“Sarawakians Only in DUN Sarawak”

Simple says a Sarawak Registered Voter,”Kamek mau urang Sarawak Jak!!”

That basically sums up the Bill where both sides of the political divide debated and made their points heard.

However,to the layman and the Sarawak Voters they will have the final say in the ballot boxes who they will vote for.

It’s basically in their hands to Exercise Their Democratic Right of who they want to represent their constituencies.

The Ruling Government of the day has passed the Bill in the DUN which augers well for the future of Sarawak.

What is good for our Future generations is good for us says the voter.

{Extracted from an online portal with Thanks}

The Sarawak legislative assembly today passed a bill to amend the state’s constitution to define a “resident in the state” and lower the age at which a person can contest in a state election from 21 to 18.

The Constitution of the State of Sarawak (Amendment) Bill 2020 was passed by majority vote after the third reading.

Tourism, Arts, Culture, Youth and Sports Minister Abdul Karim Rahman Hamzah, who tabled the bill, said only Sarawak-born citizens and Sarawak citizens born outside the state (to parents, one of whom must be born in the state) and normally reside in the state, are qualified for election to the state assembly.

“With the passing of the bill, people with no Sarawakian connection either by birth or the birth of their parents and do not normally reside in Sarawak will be disqualified,” he said.

Karim said the term “normally resident” had been judicially defined to connote “residence with some degree of continuity and apart from accidental or temporary absences”.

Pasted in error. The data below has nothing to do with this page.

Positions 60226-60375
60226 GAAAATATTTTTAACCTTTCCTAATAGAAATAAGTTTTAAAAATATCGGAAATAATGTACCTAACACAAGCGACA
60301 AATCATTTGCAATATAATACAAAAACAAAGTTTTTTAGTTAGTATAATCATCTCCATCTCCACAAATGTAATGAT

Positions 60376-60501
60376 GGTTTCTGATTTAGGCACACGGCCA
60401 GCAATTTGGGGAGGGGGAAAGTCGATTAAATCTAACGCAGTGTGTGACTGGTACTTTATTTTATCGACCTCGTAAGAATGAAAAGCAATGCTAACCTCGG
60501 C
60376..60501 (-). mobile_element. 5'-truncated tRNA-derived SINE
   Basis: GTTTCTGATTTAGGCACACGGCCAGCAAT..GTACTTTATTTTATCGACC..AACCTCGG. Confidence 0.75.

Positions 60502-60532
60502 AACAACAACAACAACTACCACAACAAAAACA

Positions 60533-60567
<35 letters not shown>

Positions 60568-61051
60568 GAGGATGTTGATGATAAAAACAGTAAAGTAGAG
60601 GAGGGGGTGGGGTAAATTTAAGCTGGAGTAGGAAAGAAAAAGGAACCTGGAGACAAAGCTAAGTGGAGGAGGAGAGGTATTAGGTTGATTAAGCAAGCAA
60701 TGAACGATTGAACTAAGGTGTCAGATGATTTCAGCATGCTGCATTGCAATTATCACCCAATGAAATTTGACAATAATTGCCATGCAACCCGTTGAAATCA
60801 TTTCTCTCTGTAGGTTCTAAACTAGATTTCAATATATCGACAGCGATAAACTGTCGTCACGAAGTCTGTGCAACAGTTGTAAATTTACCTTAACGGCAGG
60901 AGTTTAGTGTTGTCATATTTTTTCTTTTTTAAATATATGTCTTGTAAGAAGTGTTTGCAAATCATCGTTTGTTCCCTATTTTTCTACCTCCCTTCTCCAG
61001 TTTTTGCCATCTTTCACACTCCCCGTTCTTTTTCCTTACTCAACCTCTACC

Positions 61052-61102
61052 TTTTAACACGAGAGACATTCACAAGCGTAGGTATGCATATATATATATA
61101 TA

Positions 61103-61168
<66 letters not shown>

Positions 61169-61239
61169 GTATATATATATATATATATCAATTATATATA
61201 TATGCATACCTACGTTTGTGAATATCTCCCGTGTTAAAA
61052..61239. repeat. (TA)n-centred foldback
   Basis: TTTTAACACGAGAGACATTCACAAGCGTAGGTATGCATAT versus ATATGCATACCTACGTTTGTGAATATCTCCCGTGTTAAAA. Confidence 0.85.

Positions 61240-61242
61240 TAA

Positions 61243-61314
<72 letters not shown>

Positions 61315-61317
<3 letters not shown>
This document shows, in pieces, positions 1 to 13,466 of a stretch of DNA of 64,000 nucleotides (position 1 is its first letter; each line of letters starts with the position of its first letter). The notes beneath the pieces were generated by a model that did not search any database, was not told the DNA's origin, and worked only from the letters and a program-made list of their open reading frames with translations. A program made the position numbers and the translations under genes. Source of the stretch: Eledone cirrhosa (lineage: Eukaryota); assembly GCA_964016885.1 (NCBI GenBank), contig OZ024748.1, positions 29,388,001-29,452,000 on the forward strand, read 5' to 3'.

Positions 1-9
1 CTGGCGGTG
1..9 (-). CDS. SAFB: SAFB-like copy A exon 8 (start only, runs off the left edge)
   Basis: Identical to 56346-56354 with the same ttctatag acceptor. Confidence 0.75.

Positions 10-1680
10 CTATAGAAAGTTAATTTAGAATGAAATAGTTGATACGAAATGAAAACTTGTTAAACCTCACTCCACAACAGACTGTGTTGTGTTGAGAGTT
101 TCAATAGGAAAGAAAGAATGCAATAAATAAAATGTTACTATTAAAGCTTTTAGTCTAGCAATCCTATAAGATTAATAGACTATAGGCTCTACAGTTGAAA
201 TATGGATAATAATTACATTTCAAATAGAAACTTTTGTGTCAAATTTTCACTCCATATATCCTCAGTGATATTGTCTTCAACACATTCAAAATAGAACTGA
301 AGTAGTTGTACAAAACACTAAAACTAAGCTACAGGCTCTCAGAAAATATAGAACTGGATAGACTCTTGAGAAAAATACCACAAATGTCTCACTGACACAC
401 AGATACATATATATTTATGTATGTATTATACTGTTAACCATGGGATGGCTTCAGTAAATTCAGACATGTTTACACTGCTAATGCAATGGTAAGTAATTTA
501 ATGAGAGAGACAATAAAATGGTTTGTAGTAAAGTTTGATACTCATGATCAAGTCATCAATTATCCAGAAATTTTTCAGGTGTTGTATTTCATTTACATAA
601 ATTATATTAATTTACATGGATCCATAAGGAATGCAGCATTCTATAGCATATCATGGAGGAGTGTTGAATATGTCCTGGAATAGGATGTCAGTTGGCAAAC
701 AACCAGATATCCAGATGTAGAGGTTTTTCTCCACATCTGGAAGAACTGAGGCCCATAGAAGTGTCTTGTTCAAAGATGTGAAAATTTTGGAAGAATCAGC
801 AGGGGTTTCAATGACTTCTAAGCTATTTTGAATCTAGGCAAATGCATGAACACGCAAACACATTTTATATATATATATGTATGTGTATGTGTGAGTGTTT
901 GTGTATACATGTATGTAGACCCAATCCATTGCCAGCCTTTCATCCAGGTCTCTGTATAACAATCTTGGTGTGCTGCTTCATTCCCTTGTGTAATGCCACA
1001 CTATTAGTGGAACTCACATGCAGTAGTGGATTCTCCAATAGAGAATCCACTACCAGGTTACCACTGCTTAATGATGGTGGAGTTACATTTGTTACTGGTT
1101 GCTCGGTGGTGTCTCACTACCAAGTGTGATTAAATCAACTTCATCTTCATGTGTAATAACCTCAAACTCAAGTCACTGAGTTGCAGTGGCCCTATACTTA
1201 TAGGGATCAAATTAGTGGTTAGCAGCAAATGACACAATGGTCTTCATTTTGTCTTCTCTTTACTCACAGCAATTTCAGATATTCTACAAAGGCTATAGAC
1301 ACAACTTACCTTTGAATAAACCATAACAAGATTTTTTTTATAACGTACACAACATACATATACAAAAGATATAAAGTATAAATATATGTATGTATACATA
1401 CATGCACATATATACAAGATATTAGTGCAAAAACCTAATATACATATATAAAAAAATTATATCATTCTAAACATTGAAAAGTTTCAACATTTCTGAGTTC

“That degree of continuity should be demonstrated, for instance, by having a house, a family, or a place of work in Sarawak.

“Therefore, a Sarawak-born person would not be qualified to stand for election after this amendment if he is already a resident outside the state or permanently resides outside the state or in a foreign country like Australia,” he said.

He also said he had withdrawn the bill tabled on Monday so that the people would not be confused by the opposition as to the real intent and objective of the amendment to Article 16 of the State Constitution.

I tabled a new bill (today) which would remove any ambiguity as to the definition of a ‘resident’ in the state,” he said.

He said the state government was concerned that based on previous judicial interpretation, any non-Sarawakian from other states, residing in the state by reason of having work permits, or serving in the federal public service, police or armed forces, would be qualified to stand in Sarawak elections.

“We do not want people from outside Sarawak to meddle in our affairs and play any role in determining the destiny of our state.

“Our policy is to ensure that Sarawak’s interests must be safeguarded by Sarawakians, and outsiders should not come with their brand of politics that would destabilise our state and affect the harmony and unity of our people.

“We also want to prevent potential infiltration by non-Sarawakians and those who are not living permanently in Sarawak from seeking election to the august house and claim to be representing the people of Sarawak,” he said.